# Sieve of Erastosthenes in C++ and STL

2009-11-23, last updated 2014-03-04

The von Staudt-Clausen implementation in one of my previous posts required a list of small primes. A fast way to calculate them is using the Sieve of Erastosthenes. Here’s an efficient implementation in C++ and STL:

```
vector<uint64> prime_sieve(uint64 max)
{
vector<bool> sieve((max+1)/2);
vector<uint64> primes;
primes.reserve(floor(boost::math::expint(log(max))));
primes.push_back(2);
for(uint64 i=3; i <= max; i+=2) {
if(sieve[(i-3)/2])
continue;
for(uint64 m=i*i; m <= max; m+=2*i)
sieve[(m-3)/2] = true;
primes.push_back(i);
}
return primes;
}
```

This implementation employs a number of well known tricks:

Using a packed bitmap to store the list of numbers. This one is easy, since

`vector<bool>`

is one of the best examples of template specialization.Reserving space for the prime list. The logarithmic integral function provides a tight upper bound for the number of primes, this prevents a reallocations. (Well, it’s not always an upper bound, see Skewes’ number, but it is for x < 1.397\!\cdot\!10^{316}, which can not be attained in 64 bits). This line can be removed to drop the boost dependency.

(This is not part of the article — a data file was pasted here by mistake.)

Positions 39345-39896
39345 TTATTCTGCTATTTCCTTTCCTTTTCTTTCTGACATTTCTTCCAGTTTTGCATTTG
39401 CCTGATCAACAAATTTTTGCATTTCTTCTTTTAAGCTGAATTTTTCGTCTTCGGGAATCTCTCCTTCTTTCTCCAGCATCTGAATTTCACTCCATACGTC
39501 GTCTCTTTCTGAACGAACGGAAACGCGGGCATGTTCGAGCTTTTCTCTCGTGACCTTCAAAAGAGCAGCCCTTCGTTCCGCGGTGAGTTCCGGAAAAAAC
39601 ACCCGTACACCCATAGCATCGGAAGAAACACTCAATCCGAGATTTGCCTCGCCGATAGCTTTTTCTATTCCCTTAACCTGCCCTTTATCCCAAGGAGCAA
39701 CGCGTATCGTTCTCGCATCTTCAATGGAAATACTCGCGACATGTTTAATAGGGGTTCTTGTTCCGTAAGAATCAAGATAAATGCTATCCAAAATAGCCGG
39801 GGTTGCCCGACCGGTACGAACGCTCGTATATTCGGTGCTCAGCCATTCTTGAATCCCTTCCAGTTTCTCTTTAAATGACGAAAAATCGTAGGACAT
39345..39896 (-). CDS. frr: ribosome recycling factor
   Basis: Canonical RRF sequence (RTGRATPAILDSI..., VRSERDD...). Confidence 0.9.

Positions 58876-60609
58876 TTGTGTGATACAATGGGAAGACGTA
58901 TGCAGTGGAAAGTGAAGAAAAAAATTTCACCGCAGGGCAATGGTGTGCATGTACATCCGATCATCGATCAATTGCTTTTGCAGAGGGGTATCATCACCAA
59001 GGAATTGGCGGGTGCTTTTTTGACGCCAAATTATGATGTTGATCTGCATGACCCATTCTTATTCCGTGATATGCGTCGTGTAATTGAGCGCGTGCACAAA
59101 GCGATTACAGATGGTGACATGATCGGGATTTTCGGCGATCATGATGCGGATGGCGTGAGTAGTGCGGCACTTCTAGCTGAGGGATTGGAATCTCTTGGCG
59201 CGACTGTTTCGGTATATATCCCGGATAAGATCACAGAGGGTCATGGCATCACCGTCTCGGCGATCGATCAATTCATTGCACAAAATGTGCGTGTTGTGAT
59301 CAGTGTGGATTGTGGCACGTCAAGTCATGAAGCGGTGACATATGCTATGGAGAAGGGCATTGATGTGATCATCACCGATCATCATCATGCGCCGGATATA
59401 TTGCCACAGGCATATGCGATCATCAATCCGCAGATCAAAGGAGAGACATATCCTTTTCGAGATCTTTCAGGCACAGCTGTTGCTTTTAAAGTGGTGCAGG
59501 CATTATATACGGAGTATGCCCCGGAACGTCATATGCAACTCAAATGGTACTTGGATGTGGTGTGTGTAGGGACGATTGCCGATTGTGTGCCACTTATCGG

Skipping all even numbers. The only even prime, two, is special cased and the loop is run two steps at a time.

For every prime p only multiples \geq p^2 are marked, since the other numbers have smaller prime factors and are already marked

The previous trick also ensures that the algorithm stops marking as soon as the loop reaches \sqrt{\mathrm{max}}.

There’s no separate prime collecting phase, primes are pushed on the list as soon as they are found. Don’t know if this is really faster if you take cache locality into account, but it gives a nice and short implementation.

If you need something faster than this, you could look into the Sieve of Atkin and D. J. Bernsteins implementation.